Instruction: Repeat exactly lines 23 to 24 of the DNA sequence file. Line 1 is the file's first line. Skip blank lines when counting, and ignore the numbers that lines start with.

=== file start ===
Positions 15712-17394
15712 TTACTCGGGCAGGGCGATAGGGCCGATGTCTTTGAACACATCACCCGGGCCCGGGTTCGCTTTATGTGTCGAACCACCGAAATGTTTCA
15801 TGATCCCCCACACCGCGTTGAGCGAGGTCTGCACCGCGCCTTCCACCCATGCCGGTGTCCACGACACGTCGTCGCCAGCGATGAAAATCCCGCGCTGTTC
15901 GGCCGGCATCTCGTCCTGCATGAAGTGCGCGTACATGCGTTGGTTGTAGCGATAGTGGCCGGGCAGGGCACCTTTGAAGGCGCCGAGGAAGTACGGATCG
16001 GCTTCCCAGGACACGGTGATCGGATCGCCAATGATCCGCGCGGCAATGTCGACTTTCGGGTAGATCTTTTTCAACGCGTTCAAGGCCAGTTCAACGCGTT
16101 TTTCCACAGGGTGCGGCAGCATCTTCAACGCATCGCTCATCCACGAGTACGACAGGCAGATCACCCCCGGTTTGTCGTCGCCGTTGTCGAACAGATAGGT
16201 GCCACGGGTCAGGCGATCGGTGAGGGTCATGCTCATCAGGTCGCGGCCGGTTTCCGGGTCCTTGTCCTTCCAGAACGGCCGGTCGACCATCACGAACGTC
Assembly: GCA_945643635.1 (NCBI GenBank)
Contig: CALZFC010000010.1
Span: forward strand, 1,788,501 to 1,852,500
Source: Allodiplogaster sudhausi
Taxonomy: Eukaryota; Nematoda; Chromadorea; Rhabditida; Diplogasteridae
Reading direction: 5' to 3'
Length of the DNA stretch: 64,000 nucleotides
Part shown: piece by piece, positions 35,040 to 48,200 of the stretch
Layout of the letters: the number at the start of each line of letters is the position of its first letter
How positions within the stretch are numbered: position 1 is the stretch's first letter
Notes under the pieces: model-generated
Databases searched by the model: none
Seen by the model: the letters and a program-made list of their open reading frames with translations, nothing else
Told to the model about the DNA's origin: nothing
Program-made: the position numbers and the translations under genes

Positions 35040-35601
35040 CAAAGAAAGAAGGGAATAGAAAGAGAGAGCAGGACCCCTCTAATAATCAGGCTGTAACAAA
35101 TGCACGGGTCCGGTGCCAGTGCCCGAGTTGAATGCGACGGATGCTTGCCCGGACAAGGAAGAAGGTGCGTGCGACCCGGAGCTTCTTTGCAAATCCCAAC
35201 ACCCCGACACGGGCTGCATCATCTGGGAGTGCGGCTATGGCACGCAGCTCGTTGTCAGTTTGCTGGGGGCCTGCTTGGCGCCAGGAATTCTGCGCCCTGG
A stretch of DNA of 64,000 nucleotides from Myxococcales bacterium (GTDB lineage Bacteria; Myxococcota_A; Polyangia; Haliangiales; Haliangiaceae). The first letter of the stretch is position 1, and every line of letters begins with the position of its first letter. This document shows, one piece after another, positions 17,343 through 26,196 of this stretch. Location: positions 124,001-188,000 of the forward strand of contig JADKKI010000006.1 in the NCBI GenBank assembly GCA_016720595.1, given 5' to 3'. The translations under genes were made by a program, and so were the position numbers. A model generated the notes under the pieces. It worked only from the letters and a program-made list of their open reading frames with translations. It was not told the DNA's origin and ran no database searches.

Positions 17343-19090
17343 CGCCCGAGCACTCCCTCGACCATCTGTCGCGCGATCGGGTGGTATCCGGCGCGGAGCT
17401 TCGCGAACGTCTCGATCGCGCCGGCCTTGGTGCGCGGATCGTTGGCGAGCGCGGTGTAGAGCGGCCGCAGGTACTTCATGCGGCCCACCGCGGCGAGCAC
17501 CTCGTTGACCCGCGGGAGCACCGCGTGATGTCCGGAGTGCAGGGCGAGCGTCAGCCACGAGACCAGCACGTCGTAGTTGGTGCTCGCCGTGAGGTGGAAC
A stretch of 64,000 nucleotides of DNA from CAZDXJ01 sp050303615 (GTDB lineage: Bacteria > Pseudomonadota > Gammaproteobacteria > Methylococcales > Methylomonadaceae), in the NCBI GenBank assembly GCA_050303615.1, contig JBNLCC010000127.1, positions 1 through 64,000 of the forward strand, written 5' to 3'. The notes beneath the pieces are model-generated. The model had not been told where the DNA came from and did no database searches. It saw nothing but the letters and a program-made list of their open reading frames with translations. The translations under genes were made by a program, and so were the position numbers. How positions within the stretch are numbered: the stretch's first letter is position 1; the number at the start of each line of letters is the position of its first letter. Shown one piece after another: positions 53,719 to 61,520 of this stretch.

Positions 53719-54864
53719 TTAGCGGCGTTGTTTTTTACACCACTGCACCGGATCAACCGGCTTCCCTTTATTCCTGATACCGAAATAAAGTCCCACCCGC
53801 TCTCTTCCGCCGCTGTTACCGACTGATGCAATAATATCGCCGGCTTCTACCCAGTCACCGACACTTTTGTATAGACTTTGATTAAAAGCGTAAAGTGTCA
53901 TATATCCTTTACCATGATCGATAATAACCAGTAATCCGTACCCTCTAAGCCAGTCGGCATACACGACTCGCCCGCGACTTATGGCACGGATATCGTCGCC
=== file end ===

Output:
Positions 35040-35601
35040 CAAAGAAAGAAGGGAATAGAAAGAGAGAGCAGGACCCCTCTAATAATCAGGCTGTAACAAA